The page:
Sunday, January 27, 2013

Boston Design Center

The Boston Design Center, normally only open to "the trade," opened its doors this past weekend
to commoners.  Some showrooms were having floor sample sales while others were
simply "open for viewing."

While I don't understand the concept of severely limiting your client base, it didn't matter to me.
I was just excited to see what design and decorating delicacies were behind
the forbidden post-modern facade.

I was most excited about going to Schumacher.  I've seen many beautiful Schumacher patterns and I wanted to see and feel the Martyn Lawrence Bullard and Mary McDonald collections.  I was disappointed to find that Schumacher was closed.  So lame!

Ralph Lauren was also closed but I was able to get these photos with
my crying face pressed to the glass.

Stark Carpets was open and I was happy to see their beautiful carpets in person.  I've seen some on One King's Lane and many of them appeal to me.  I was surprised to see that they also had a nice collection of antique thread-bare orientals and vintage Moroccans.  I'm on the edge of declaring Moroccans "over" because there are so many knock-offs but the real thing is still gorgeous.

In my mind, Stark is best known for their antelope carpet seen in this fantastic Jan Showers room.

The Kravet showroom was beautiful.  I didn't even know they sold furniture.  Their upholstered pieces are very elegant and some their case pieces are surprisingly modern.  
Their fabrics are all soft to the touch and seem quite luxe.  

You could spend weeks going through all of the fabric showrooms.  Weeks!
It would be easy to get overwhelmed in just one.

Here are few that appealed to me.

1.  Gaston y Daniela, Segovia pattern, Gris colorway
2.  Gaston y Daniela, Matsuyama pattern,verde colorway
3.  Brunschwig & Fils, Le Jardin Chinois, Aqua/Green colorway
4.  Gaston y Daniela, Regencia, Chocolate colorway

One of my favorite places was Janus et Cie, a beautiful showroom
that focuses on indoor and outdoor seating.

I was totally in love with the boxwood clad walls.

...their beautifully designed space and their great products.

I would love to have four of the wicker chairs around a small table on
my back porch when that gets replaced.

I was recently reading about this beautiful kitchen via this Tokyo Jinja post and noticed that the
subway tile was from Ann Sacks so I psyched to see it at the design center. 

What a beautiful showroom.  I'm not one for glitz but this patinated gold tile
was pretty amazing.

Also very cool was their selection of their porcelain tile made to look like plank flooring.  
What a great choice this would be for a kitchen.

VERY cool!

I have a very photographic memory and I was sure this yellow tile (I neglected to get the name) looked very familiar to me.  

Does it look familiar to you?

I'm pretty sure it's the tile that Kathryn Ireland used in her Ojai makeover in the most
recent season of Million Dollar Decorators.

There was so much beautiful tile, I couldn't begin to show it all but I took great interest in the
mosaics at the Ann Sacks showroom which I'll show in another post.

Despite my disappointment at missing Schumacher, I had a great time having access to the
showrooms at the Boston Design Center.  I would love to have more time to see everything and educate myself better on the products that are available if only through the trade.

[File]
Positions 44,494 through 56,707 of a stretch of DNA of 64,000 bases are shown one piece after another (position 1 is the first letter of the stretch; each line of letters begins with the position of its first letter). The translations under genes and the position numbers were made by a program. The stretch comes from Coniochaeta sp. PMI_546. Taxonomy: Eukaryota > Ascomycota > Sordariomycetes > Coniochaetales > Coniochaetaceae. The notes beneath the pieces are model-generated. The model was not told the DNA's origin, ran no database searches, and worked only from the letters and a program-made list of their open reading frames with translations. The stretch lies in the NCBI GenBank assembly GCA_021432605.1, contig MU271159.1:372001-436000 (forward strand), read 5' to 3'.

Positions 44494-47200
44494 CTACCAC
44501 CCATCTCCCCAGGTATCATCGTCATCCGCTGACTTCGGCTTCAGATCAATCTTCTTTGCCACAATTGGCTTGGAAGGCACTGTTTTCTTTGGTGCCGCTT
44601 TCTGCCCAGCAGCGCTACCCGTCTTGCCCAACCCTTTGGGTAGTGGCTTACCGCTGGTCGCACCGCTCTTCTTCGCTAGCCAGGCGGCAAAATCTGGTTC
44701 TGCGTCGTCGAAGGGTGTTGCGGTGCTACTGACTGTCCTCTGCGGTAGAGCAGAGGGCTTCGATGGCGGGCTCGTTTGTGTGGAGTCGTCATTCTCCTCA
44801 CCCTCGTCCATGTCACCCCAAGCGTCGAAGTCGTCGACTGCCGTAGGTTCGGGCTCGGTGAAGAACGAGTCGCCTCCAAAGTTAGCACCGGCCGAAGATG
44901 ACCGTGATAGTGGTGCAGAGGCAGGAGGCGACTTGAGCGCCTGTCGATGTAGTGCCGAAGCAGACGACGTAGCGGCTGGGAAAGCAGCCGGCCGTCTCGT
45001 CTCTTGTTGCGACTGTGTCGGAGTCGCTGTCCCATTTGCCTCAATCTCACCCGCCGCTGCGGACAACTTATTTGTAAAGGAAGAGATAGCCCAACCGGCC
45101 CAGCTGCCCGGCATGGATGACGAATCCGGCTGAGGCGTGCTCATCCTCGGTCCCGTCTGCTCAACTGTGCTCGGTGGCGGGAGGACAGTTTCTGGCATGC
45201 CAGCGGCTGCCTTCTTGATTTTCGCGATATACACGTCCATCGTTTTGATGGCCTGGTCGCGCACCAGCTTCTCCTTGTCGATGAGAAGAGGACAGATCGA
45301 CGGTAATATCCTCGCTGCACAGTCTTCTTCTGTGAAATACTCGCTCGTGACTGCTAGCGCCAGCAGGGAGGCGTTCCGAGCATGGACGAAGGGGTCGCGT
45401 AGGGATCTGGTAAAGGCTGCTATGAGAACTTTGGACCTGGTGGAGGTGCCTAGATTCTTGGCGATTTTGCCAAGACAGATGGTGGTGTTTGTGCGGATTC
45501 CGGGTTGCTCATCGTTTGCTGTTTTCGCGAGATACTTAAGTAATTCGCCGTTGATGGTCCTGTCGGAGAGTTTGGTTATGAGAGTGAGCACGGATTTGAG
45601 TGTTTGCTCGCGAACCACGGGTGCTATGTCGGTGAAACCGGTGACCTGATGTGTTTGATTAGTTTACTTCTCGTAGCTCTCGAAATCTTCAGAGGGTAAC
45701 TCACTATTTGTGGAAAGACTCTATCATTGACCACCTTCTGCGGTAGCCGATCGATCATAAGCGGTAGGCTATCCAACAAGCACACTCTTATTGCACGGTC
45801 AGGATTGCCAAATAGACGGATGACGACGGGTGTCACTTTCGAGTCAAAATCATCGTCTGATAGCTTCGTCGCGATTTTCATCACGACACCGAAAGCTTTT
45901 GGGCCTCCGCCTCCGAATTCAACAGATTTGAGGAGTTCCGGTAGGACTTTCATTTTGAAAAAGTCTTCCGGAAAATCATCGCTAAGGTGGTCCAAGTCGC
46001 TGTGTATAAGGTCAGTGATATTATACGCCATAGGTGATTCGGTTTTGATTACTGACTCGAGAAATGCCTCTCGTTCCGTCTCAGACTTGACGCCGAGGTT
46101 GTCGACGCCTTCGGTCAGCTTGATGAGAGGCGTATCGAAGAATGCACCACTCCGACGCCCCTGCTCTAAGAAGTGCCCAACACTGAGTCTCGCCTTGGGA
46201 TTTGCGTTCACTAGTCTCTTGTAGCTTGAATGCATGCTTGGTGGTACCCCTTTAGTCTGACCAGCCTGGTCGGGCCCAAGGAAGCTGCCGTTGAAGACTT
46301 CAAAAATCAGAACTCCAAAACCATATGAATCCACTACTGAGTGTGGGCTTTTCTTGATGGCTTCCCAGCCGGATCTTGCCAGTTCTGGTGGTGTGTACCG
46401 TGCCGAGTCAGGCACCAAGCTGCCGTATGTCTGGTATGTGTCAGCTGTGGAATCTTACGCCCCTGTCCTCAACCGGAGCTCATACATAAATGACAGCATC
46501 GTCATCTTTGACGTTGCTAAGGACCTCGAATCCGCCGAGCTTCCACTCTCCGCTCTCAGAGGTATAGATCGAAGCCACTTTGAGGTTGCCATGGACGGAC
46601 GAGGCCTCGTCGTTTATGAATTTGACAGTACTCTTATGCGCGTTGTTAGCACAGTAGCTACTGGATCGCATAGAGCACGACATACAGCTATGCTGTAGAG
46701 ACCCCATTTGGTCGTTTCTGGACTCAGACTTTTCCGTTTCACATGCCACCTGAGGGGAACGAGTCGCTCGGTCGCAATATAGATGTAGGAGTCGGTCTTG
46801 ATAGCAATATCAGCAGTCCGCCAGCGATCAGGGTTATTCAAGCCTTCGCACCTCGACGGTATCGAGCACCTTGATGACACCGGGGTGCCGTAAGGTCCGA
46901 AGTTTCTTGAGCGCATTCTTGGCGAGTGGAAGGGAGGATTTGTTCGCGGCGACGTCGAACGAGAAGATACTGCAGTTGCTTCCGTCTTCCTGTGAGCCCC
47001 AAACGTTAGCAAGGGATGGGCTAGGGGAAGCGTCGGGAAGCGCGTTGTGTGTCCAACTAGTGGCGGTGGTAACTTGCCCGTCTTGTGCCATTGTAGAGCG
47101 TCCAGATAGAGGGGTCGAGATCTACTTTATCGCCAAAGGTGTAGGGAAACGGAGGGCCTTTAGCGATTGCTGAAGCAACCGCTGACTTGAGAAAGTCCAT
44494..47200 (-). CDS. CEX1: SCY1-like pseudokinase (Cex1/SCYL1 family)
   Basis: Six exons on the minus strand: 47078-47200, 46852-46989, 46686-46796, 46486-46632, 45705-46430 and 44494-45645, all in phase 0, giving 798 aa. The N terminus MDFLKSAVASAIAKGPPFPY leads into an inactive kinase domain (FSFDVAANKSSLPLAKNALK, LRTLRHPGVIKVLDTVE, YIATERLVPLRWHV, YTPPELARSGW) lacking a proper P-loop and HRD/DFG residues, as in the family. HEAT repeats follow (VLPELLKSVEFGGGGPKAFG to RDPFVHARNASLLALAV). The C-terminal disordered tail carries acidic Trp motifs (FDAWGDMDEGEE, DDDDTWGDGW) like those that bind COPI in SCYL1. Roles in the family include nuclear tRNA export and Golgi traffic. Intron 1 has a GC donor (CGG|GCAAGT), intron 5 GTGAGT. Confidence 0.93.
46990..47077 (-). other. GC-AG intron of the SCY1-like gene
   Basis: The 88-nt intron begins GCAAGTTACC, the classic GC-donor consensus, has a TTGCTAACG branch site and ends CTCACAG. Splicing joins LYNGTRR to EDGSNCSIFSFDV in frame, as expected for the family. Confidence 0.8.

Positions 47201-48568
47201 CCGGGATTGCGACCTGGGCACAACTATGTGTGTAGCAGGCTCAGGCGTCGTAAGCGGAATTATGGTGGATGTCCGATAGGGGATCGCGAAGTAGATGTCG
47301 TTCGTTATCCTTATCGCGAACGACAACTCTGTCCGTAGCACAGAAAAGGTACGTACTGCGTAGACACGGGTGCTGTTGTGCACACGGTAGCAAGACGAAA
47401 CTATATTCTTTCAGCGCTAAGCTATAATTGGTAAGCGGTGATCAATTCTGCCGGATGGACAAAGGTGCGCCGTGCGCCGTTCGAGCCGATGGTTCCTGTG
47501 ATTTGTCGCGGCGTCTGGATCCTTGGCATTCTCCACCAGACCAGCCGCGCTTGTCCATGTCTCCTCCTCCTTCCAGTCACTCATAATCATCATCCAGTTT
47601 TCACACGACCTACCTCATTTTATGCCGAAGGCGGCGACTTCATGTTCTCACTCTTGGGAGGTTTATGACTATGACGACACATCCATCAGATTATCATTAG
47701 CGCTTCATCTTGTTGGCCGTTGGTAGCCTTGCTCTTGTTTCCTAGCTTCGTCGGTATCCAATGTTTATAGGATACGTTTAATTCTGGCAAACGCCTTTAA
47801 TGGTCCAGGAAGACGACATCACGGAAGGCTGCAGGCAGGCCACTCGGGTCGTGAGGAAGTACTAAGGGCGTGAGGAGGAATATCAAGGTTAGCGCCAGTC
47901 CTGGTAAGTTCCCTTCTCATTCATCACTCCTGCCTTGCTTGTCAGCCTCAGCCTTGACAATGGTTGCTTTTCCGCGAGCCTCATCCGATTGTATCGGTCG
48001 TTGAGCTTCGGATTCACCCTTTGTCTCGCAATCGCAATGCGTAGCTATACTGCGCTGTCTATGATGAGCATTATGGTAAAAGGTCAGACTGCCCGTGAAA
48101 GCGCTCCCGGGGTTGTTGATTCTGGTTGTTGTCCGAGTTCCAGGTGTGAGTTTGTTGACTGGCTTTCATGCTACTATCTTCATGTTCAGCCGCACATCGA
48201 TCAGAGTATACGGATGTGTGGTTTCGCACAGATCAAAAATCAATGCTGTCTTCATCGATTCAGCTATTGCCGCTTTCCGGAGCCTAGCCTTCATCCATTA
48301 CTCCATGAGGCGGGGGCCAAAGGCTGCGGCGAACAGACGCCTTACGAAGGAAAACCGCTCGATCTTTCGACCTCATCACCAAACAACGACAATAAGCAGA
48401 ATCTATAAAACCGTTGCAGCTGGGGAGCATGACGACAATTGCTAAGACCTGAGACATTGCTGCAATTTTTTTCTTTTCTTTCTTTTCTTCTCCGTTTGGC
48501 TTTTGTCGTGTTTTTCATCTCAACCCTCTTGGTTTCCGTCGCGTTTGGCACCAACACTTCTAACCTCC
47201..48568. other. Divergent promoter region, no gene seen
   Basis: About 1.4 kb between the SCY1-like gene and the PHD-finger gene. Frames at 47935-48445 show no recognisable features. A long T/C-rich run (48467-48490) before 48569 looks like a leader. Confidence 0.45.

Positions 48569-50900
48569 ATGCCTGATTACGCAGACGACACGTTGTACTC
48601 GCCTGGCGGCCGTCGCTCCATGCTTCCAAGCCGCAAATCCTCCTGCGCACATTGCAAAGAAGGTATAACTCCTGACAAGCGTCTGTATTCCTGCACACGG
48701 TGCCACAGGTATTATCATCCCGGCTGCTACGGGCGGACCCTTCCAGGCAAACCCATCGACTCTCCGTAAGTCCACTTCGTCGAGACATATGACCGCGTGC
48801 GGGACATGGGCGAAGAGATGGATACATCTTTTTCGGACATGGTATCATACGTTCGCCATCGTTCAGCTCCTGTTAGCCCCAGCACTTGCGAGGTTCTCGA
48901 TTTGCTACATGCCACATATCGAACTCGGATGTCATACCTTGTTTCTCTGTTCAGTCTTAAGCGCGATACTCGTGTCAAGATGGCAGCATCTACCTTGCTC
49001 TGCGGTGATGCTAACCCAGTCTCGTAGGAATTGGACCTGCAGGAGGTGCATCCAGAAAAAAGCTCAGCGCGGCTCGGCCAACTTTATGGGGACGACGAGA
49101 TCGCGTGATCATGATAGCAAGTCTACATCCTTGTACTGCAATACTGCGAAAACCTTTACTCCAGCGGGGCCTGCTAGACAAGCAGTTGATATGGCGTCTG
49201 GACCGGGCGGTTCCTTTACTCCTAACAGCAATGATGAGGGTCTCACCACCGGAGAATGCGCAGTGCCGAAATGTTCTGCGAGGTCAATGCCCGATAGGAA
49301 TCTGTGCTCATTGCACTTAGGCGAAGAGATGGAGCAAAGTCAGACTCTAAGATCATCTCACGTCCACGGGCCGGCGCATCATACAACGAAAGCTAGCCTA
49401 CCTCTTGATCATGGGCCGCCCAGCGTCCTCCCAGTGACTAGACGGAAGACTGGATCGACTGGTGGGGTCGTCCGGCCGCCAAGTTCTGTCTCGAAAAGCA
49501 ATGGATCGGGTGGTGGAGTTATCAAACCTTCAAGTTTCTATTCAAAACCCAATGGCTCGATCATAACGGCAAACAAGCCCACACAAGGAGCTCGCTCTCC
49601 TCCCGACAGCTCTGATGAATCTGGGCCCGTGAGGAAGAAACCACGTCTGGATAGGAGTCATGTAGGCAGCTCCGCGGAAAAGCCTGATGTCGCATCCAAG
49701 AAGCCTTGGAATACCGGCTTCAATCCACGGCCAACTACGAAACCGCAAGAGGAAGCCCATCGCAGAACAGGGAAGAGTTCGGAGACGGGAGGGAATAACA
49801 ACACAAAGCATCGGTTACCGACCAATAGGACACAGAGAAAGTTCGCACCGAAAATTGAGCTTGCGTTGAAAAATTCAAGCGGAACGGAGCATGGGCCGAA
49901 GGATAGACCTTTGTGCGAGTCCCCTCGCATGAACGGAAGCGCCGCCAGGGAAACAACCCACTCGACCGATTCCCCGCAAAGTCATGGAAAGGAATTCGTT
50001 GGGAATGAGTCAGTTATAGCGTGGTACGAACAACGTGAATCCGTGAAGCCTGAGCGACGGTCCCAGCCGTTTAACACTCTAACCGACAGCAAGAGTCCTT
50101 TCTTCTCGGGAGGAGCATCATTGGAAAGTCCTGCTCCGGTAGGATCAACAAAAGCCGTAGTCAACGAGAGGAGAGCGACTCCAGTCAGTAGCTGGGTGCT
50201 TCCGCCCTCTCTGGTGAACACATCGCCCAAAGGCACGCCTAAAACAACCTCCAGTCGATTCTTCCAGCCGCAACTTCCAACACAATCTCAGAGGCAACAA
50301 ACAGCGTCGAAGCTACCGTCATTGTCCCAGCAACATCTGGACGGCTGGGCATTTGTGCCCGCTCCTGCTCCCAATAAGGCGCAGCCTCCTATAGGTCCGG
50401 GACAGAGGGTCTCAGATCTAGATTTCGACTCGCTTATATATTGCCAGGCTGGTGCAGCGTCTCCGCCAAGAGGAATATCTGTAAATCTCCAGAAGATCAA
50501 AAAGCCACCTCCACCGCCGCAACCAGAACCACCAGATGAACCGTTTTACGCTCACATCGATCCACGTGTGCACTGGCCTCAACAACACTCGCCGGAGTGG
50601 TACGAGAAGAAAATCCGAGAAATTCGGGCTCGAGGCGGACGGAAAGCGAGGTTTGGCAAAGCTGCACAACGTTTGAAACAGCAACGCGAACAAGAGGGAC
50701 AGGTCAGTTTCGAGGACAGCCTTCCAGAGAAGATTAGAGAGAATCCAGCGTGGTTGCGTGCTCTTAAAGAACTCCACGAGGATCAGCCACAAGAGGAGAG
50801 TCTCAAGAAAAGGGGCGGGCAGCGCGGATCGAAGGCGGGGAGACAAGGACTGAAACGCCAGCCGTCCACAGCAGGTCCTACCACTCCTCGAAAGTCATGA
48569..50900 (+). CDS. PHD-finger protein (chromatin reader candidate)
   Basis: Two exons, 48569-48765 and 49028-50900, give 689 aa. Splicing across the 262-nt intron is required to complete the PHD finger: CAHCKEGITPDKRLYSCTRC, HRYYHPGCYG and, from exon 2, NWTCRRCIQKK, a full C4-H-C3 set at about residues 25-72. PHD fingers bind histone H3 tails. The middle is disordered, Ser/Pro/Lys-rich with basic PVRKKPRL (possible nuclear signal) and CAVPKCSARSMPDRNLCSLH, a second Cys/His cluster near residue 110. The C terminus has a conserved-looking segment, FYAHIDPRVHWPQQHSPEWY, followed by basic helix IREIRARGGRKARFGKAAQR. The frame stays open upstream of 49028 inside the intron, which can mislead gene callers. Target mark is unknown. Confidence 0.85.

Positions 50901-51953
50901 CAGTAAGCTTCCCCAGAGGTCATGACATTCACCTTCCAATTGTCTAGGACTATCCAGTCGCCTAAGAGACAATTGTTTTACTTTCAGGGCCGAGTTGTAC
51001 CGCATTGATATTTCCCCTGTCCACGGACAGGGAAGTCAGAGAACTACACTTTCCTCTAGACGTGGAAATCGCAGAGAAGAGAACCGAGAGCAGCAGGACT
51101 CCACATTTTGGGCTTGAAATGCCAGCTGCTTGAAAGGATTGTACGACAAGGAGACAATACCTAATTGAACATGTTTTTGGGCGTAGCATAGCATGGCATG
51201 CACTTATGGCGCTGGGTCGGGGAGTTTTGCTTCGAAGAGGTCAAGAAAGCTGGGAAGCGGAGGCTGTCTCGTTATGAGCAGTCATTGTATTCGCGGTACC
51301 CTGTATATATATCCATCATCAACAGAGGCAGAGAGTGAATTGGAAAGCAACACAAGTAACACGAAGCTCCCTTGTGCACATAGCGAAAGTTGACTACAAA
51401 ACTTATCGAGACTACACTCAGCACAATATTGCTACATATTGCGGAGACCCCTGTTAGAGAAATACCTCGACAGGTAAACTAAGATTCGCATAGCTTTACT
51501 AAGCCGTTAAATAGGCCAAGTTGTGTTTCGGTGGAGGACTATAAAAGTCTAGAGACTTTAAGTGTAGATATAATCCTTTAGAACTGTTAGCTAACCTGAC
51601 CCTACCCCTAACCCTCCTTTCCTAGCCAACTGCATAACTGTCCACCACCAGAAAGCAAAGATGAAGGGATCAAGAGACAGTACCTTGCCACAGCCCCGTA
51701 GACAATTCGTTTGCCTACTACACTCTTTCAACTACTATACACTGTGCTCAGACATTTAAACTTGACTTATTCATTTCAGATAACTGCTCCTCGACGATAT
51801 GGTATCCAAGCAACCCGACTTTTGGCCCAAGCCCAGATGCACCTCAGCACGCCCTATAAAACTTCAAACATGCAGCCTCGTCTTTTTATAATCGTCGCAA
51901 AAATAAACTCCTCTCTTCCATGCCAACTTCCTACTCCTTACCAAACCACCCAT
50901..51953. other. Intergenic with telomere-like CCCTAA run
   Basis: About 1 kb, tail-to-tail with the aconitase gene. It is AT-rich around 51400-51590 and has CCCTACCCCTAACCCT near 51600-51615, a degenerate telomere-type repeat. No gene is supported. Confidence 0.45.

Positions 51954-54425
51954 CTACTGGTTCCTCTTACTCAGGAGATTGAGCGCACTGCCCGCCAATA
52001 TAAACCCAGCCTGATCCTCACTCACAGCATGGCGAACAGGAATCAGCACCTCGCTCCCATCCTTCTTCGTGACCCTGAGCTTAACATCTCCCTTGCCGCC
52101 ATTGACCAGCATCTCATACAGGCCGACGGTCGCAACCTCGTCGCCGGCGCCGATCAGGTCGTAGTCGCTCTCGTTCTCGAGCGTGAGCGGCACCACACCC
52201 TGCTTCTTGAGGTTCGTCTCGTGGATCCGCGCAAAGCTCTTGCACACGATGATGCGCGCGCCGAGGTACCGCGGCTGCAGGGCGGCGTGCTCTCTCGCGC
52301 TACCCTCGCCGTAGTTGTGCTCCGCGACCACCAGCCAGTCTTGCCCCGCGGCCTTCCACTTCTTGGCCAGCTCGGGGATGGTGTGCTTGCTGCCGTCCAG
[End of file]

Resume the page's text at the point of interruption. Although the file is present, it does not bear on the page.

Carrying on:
1. What a treat! Would it be cliche' to say, "like a kid in a candy story"? I love fabric. I get overwhelmed at the local fabric stores...I am still trying to decide on curtain fabric for my family room. I do hope there is more!

  2. Wish I had known they were open this weekend! I might have joined you. I'll be there on Tuesday for a client. I understand your disappointment over Schumacher -- they are a favorite of mine. I can never get enough of gorgeous textiles. Some people get their high from drugs or whatever, mine comes from fabric.

  3. I heard they we're going to open the showroom to the public. I never understood closing half your money out either. How exciting to finally have access for everyone, have a blast Steve.


  4. I am so jealous (you could have called!). Yes, it is frustrating for us lesser mortals, or people who simply want to do their own decorating (without credentials), that all the really beautiful fabrics and furniture are "to the trade" only. I have heard the prices are very sane, to allow for the markups for designers. I wish we had a design center I could visit (when permitted). I think some design centers are open to the public. It seemed like when I was in DC, I was told that some of the showrooms were...though I did not have time to visit.

    And some year I want someone to sneak me into High Point. I want to see what I am missing. We need to make friends with the right people.

    Thanks for the commoner tour. :)
    xo Terri

  5. This post is perfection. I keep going back and looking at your beautiful photos and the layout and the links and...your blog is so elegant and fine that I had to look at all the photos again just to make sure I didn't miss a thing.
    Thank you for this tour.
    Yesterday I was looking at subway tile myself and stumbled across plank flooring tile and started dreaming. And here it is again!
    I also adore that table in the Jan Showers room.
    Lovely post.

  6. The fabric alone would have made my head spin.I like your choices. Its been years since I've been to a design center. I have been intrigued by wood plank-look tile recently.

  7. My my....look what the mere commoner was able to see!

    Thanks for the looksie.


    another commoner :p

  8. Steve,I can't imagine having much more fun than this!!
    Looking at fabulous fabrics and the furnishings they adorn, heavenly!

    New 2013 Artists Series

  9. Steve, You did such a great job of sorting through and picking out a few jewels - never easy in that kind of overload situation. And I love your new Pin It buttons - makes it all so easy!

  10. You are so lucky Steve! I have always wanted to go there. I have wanted wicker chairs for a long time, but the ones I really like are antiques and are not in my budget. Great post.

  11. beautiful post! I like the most the Gaston & Daniela "Segovia" pattern and the yellow tiles.

  12. Starting laughing when I read your term commoners! So true. Great post and I love that Brunschwig & Fils floral!

  13. While I think the showroom concept is a dying one, I understand the manufacturers of such fine fare wanting to distribute through channels who understand their product. 99.9% of consumers (present company not included) have no clue about proper application and use.

    P.S. The yellow tile is from Popham and handmade in Morocco. It's been on my wishlist forever.

  14. I wish I had known too, then Carol and I could have both joined you!! I, instead, was at Zimman's for a sale day yesterday. Takes me 20 minutes to focus on the fabric after walking in and being totally overwhelmed with just how many bolts they have! Didn't buy a thing, but we did then go to the Cambridge Antique Mall- ughh. Dan asked if I knew where you lived, so we could stalk you;);) but alas I didn't!! :)